Mix all the Levain ingredients together for about 1 minute and cover with plastic wrap.  Let it sit at room temperature for around 7-8 hours or until the starter has doubled.  I usually do this the night before.

Either use in the main dough immediately or refrigerate for up to 1 day before using.

 Main Dough Procedure

Mix the flours, and water together in your mixer or by hand until it just starts to come together, maybe about 1 minute.  Let it rest in your work bowl covered for 20-30 minutes.  Next add the salt, starter (cut into about 7-8 pieces),  and honey and mix on low for 5 minutes.  Next add the corn and cheese and mix on low for 1 minute to make sure they are incorporated and then remove the dough from your bowl and place it in a lightly oiled bowl or work surface and do several stretch and folds.  Let it rest covered for 10-15 minutes and then do another stretch and fold.  Let it rest another 10-15 minutes and do one additional stretch and fold.  After a total of 2 hours place your covered bowl in the refrigerator and let it rest for 12 to 24 hours.

When you are ready to bake remove the bowl from the refrigerator and let it set out at room temperature still covered for 1.5 to 2 hours.  Remove the dough and shape as desired.  I made 1 large miche.   Place your dough into your proofing basket(s) and cover with a moist tea towel or plastic wrap sprayed with cooking spray.  The dough will take 1.5 to 2 hours depending on your room temperature.  Let the dough dictate when it is read to bake not the clock.

Around 45 minutes before ready to bake, pre-heat your oven to 550 degrees F. and prepare it for steam.  I have a heavy-duty baking pan on the bottom rack of my oven with 1 baking stone on above the pan and one on the top shelf.

DoughRisen

Right before you are ready to put them in the oven, score as desired and then add 1 cup of boiling water to your steam pan or follow your own steam procedure.

Lower the temperature to 450 degrees.  Bake for 35-50 minutes until the crust is nice and brown and the internal temperature of the bread is 210 degrees.

Take the bread out of the oven when done and let it cool on a bakers rack before for at least 2 hours before eating.

This post has been submitted to the Yeast Spotting Site here: http://www.wildyeastblog.com/category/yeastspotting/.

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Cosmo decided the doggie toy basket makes a good bed….

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Hard Cider Cherry Rye Bread

2 Nov

Main-Shot  Last weekend I was lucky enough to journey back to one of my favorite states Vermont and visit King Arthur Flour as well as some other local attractions.  We enjoyed some great meals at the Norwich Inn and Simon Pearce Glass which blows their own glassware.

The new expanded store and bakery at KAF was amazing and we felt like kids in a candy store loading up our shopping cart to the top with baking goodies.  We also managed to find some great Vermont maple syrup, honey and raspberry apple sauce along with some Vermont Hard Cider.  The last 2 ingredients were the inspiration for this latest bake.

I originally wanted to add some cranberries but I only had dried cherries in the house so in they went as a substitute.Ingredients

I think hard cider goes great with rye so I used a fair amount of dark rye flour in this bake and I added some spelt which add a nice nutty flavor.  I don’t think you can really taste the raspberry apple sauce but it added a nice moist texture and compliments the cider and cherries very well.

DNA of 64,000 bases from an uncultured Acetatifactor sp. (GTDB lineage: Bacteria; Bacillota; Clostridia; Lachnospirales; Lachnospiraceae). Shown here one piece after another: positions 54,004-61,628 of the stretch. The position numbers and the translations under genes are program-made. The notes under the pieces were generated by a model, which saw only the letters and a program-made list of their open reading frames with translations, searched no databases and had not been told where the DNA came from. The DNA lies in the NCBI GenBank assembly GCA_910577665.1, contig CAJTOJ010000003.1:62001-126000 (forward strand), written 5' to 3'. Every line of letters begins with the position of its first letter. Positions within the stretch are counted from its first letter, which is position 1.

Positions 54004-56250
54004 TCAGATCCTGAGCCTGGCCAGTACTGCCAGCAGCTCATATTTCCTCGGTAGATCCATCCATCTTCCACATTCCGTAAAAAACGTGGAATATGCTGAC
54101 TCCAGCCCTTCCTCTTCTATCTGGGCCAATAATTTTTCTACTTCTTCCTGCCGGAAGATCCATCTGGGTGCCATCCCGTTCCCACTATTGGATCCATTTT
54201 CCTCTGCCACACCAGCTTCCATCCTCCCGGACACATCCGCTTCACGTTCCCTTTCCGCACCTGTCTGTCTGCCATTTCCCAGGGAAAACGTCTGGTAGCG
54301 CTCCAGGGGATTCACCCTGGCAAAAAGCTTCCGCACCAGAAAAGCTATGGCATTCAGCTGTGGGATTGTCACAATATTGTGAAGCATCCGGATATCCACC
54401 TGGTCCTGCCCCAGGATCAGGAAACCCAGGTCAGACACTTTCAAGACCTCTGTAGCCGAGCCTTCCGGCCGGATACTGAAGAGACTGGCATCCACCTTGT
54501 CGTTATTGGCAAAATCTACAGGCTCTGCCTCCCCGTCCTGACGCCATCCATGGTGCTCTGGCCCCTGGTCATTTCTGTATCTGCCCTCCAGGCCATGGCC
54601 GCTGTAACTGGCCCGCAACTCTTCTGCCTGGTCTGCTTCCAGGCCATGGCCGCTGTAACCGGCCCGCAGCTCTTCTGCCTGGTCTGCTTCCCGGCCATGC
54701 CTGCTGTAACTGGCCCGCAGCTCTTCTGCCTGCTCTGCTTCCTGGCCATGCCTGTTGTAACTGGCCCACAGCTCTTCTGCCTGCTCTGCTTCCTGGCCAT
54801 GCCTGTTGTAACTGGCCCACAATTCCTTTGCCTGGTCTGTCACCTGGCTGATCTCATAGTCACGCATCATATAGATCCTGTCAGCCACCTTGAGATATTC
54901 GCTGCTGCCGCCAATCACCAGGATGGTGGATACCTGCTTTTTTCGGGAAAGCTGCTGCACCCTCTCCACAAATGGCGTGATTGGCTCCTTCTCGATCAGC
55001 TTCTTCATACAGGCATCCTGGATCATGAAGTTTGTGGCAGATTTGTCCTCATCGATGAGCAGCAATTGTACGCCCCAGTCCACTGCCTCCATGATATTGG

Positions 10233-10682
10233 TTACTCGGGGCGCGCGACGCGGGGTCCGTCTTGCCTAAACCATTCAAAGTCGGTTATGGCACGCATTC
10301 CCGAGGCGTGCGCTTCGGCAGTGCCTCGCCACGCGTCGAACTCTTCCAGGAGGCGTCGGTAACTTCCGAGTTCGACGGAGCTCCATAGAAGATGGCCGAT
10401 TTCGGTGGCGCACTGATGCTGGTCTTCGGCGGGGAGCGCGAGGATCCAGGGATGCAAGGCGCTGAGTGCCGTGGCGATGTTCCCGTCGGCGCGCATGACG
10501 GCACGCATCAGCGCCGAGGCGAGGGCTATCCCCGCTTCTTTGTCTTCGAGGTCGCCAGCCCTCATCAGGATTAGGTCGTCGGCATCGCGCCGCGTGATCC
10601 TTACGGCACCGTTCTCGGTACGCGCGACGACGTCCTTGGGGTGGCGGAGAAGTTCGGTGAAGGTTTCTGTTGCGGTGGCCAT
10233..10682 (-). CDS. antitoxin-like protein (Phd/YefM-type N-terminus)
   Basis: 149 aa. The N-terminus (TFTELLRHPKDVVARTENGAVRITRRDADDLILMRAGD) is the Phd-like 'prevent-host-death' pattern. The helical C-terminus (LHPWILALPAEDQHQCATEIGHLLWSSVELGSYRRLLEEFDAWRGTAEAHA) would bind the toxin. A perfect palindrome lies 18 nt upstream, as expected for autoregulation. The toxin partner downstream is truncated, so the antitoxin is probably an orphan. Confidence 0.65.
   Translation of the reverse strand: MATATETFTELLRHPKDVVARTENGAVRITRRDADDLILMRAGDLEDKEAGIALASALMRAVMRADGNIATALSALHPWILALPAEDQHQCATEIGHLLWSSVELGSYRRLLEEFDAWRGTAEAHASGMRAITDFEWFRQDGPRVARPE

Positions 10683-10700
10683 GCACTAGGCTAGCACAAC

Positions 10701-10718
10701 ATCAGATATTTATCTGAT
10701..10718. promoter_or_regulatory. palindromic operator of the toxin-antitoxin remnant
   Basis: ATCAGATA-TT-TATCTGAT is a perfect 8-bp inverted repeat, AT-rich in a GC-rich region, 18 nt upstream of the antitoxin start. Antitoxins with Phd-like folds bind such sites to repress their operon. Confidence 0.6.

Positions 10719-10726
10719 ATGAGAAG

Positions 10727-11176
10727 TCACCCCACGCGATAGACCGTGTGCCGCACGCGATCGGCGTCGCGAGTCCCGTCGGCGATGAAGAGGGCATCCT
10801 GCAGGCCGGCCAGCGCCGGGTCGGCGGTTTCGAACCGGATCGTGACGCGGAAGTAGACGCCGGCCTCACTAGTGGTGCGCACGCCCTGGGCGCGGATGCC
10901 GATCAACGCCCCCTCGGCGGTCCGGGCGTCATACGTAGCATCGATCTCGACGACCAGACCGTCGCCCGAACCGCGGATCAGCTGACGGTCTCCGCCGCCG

The end result was a nice moist bread with a great crust, fairly open crumb for this mix of flours and a tasty bread all around.

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Levain Directions

Mix all the levain ingredients together for about 1 minute and cover with plastic wrap.  Let it sit at room temperature for around 7-8 hours or until the starter has doubled.  I usually do this the night before.

Either use in the main dough immediately or refrigerate for up to 1 day before using.

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 Main Dough Procedure

Mix the flours, and hard cider together in your mixer or by hand until it just starts to come together, maybe about 1 minute.  Let it rest in your work bowl covered for 20-30 minutes.  Next add the salt, starter (cut into about 7-8 pieces), and the rest of the ingredients (except the cherries) and mix on low for 5 minutes.  Now add the cherries and mix until distributed for about 1 minute.   Remove the dough from your bowl and place it in a lightly oiled bowl or work surface and do several stretch and folds.  Let it rest covered for 10-15 minutes and then do another stretch and fold.  Let it rest another 10-15 minutes and do one additional stretch and fold.  After a total of 2 hours place your covered bowl in the refrigerator and let it rest for 12 to 24 hours.

When you are ready to bake remove the bowl from the refrigerator and let it set out at room temperature still covered for 1.5 to 2 hours.  Remove the dough and shape as desired.  I decided to add some oat bran to the bottom of the baskets to add some nice texture to the finished loaves.  Next place your dough into your proofing basket(s) and cover with a moist tea towel or plastic wrap sprayed with cooking spray.

Risen

The dough will take 1.5 to 2 hours depending on your room temperature.  Let the dough dictate when it is ready to bake not the clock.

Around 45 minutes before you are ready to bake, pre-heat your oven to 550 degrees F. and prepare it for steam.  I have a heavy-duty baking pan on the bottom rack of my oven with 1 baking stone on a shelf above the pan and one on the top shelf.

Scored

Right before you are ready to put them in the oven, score as desired and then add 1 cup of boiling water to your steam pan or follow your own steam procedure.

After 1 minute lower the temperature to 450 degrees.  Bake for 35-50 minutes until the crust is nice and brown and the internal temperature of the bread is 205 degrees.

Take the bread out of the oven when done and let it cool on a bakers rack before for at least 2 hours before eating.

This post has been submitted to the Yeast Spotting Site here: http://www.wildyeastblog.com/category/yeastspotting/.